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Chicago Regional Council of Carpenters v. Sheet Metal Workers

February 1, 2011

CHICAGO REGIONAL COUNCIL OF CARPENTERS, PLAINTIFF,
v.
SHEET METAL WORKERS, LOCAL 73, DEFENDANT. SHEET METAL WORKERS, LOCAL 73, DEFENDANT-COUNTER PLAINTIFF,
v.
CHICAGO REGIONAL COUNCIL OF CARPENTERS, PLAINTIFF-COUNTER DEFENDANT.



The opinion of the court was delivered by: Judge James B. Zagel

MEMORANDUM OPINION AND ORDER

This dispute arose when two unions, the Sheet Metal Workers, Local 73 ("Sheet Meal Workers") and the Chicago Regional Council of Carpenters ("Carpenters Union"), each claimed interest in work at the "Apple Store." An arbitrator awarded Sheet Metal Workers the work, but Carpenters Union argues that the arbitration award is invalid. The Parties have filed cross-motions for summary judgment, the Carpenters Union asking that I invalidate the arbitration awards, and the Sheet Metal Workers asking that I enforce them. For the following reasons, I grant the Carpenters Union's motion for summary judgment and deny the Sheet Metal Workers' motion.

I. PRELIMINARY ISSUES

The Carpenters Union includes various excerpts from a business seminar created by the law firm of Hogan Marren, Ltd. entitled "Business Agents' Training Session" from the winter of 2010 in their Rule 56.1 statement of facts. As part of the training session, the seminar addressed the resolution of jurisdictional disputes by the Joint Conference Board. Sheet Metal Workers object to these statements, specifically statements 2 through 6, on the basis of hearsay. I agree. Furthermore, the handout offered in support of these statements, Exhibit I, is hearsay within the meaning of Federal Rule of Evidence 801(c). Accordingly, I will not consider statements 2 though 6 or Exhibit I of Plaintiff-Counter Defendant's Rule 56.1 Statement of Facts.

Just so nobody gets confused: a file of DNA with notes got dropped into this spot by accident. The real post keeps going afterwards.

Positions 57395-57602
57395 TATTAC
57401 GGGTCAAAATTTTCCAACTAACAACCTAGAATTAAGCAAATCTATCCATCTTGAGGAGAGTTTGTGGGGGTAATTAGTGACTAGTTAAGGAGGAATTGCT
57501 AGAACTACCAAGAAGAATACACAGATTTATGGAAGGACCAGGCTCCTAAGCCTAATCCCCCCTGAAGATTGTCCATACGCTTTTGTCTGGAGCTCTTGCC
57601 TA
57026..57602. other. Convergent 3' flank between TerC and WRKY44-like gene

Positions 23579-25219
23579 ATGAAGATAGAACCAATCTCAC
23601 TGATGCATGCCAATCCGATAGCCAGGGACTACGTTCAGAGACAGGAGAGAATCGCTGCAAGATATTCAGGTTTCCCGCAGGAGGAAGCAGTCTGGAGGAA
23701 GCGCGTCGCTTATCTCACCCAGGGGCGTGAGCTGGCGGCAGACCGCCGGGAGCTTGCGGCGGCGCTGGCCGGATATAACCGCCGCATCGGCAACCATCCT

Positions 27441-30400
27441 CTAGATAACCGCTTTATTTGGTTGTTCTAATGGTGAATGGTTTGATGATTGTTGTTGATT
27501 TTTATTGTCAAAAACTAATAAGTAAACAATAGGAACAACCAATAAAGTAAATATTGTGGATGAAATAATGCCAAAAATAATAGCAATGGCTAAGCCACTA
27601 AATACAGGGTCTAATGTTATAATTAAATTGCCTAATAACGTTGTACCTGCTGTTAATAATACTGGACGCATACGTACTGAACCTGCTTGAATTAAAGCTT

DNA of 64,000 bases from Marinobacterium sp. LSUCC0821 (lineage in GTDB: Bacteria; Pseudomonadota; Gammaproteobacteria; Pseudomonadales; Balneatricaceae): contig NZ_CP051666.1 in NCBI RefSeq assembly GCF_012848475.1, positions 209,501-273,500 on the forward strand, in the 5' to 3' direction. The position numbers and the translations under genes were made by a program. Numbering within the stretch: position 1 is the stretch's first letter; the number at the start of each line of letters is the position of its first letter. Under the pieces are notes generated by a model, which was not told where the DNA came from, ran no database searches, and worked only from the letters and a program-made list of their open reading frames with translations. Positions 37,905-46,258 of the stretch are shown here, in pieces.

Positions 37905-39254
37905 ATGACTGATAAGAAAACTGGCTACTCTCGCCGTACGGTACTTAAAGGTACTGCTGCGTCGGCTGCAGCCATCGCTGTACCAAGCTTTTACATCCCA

II. STATEMENT OF RELEVANT FACTS

The instant complaint concerns two arbitration awards that were entered on April 17, 2010 and April 28, 2010 respectively. Both the Chicago Regional Council of Carpenters ("Carpenters Union") and the Sheet Metal Workers, Local 73 ("Sheet Metal Workers") are labor organizations within the meaning of § 301 of the Labor Management Relations Act ("LMRA"). The Carpenters Union and Sheet Metal Workers are members of the Chicago & Cook County Building & Construction Trades Council ("the Council"), and through their membership are bound to the Standard Agreement for the resolution of jurisdictional disputes between the Construction Employers' Association ("Association") and the Council. Article VII of the Standard Agreement recognizes that the Standard Agreement is an arbitration agreement.

Bayside Interiors, Inc. ("Bayside") is a signatory to a Collective Bargaining Agreement with the Carpenters Union, but is not bound to the Standard Agreement. Bayside was awarded a contract to install stainless steel siding at a construction project located at 1580 N. Clybourn Ave., Chicago, Illinois, known as the "Apple Store," and Bayside assigned the work to its employees represented by the Carpenters Union.